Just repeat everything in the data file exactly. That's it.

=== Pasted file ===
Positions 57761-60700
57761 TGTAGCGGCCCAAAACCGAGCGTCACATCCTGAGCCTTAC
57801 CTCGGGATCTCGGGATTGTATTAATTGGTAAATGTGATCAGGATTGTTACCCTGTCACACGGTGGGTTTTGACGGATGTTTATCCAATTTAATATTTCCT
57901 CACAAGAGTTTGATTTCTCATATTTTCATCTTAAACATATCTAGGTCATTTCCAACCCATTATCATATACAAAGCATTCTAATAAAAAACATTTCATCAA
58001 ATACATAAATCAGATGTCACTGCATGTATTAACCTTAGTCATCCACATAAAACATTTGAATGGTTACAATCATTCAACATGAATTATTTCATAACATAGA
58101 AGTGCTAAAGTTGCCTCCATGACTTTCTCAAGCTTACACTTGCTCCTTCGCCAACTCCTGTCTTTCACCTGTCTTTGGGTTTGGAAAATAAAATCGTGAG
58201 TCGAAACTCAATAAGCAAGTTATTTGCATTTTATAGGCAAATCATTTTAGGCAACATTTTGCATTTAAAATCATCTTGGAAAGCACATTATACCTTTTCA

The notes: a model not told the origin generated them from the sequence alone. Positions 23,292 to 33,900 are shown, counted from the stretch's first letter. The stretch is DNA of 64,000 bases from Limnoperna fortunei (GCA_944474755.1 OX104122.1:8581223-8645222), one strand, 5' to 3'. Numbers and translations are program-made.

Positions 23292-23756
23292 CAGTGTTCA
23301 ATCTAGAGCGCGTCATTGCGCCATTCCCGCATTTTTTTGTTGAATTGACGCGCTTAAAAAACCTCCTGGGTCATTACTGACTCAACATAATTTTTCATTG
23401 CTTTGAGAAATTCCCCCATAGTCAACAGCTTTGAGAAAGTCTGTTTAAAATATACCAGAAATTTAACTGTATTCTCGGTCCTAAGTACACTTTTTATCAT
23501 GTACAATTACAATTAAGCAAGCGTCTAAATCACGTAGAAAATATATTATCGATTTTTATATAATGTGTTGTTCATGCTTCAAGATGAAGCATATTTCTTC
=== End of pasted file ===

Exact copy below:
Positions 57761-60700
57761 TGTAGCGGCCCAAAACCGAGCGTCACATCCTGAGCCTTAC
57801 CTCGGGATCTCGGGATTGTATTAATTGGTAAATGTGATCAGGATTGTTACCCTGTCACACGGTGGGTTTTGACGGATGTTTATCCAATTTAATATTTCCT
57901 CACAAGAGTTTGATTTCTCATATTTTCATCTTAAACATATCTAGGTCATTTCCAACCCATTATCATATACAAAGCATTCTAATAAAAAACATTTCATCAA
58001 ATACATAAATCAGATGTCACTGCATGTATTAACCTTAGTCATCCACATAAAACATTTGAATGGTTACAATCATTCAACATGAATTATTTCATAACATAGA
58101 AGTGCTAAAGTTGCCTCCATGACTTTCTCAAGCTTACACTTGCTCCTTCGCCAACTCCTGTCTTTCACCTGTCTTTGGGTTTGGAAAATAAAATCGTGAG
58201 TCGAAACTCAATAAGCAAGTTATTTGCATTTTATAGGCAAATCATTTTAGGCAACATTTTGCATTTAAAATCATCTTGGAAAGCACATTATACCTTTTCA

The notes: a model not told the origin generated them from the sequence alone. Positions 23,292 to 33,900 are shown, counted from the stretch's first letter. The stretch is DNA of 64,000 bases from Limnoperna fortunei (GCA_944474755.1 OX104122.1:8581223-8645222), one strand, 5' to 3'. Numbers and translations are program-made.

Positions 23292-23756
23292 CAGTGTTCA
23301 ATCTAGAGCGCGTCATTGCGCCATTCCCGCATTTTTTTGTTGAATTGACGCGCTTAAAAAACCTCCTGGGTCATTACTGACTCAACATAATTTTTCATTG
23401 CTTTGAGAAATTCCCCCATAGTCAACAGCTTTGAGAAAGTCTGTTTAAAATATACCAGAAATTTAACTGTATTCTCGGTCCTAAGTACACTTTTTATCAT
23501 GTACAATTACAATTAAGCAAGCGTCTAAATCACGTAGAAAATATATTATCGATTTTTATATAATGTGTTGTTCATGCTTCAAGATGAAGCATATTTCTTC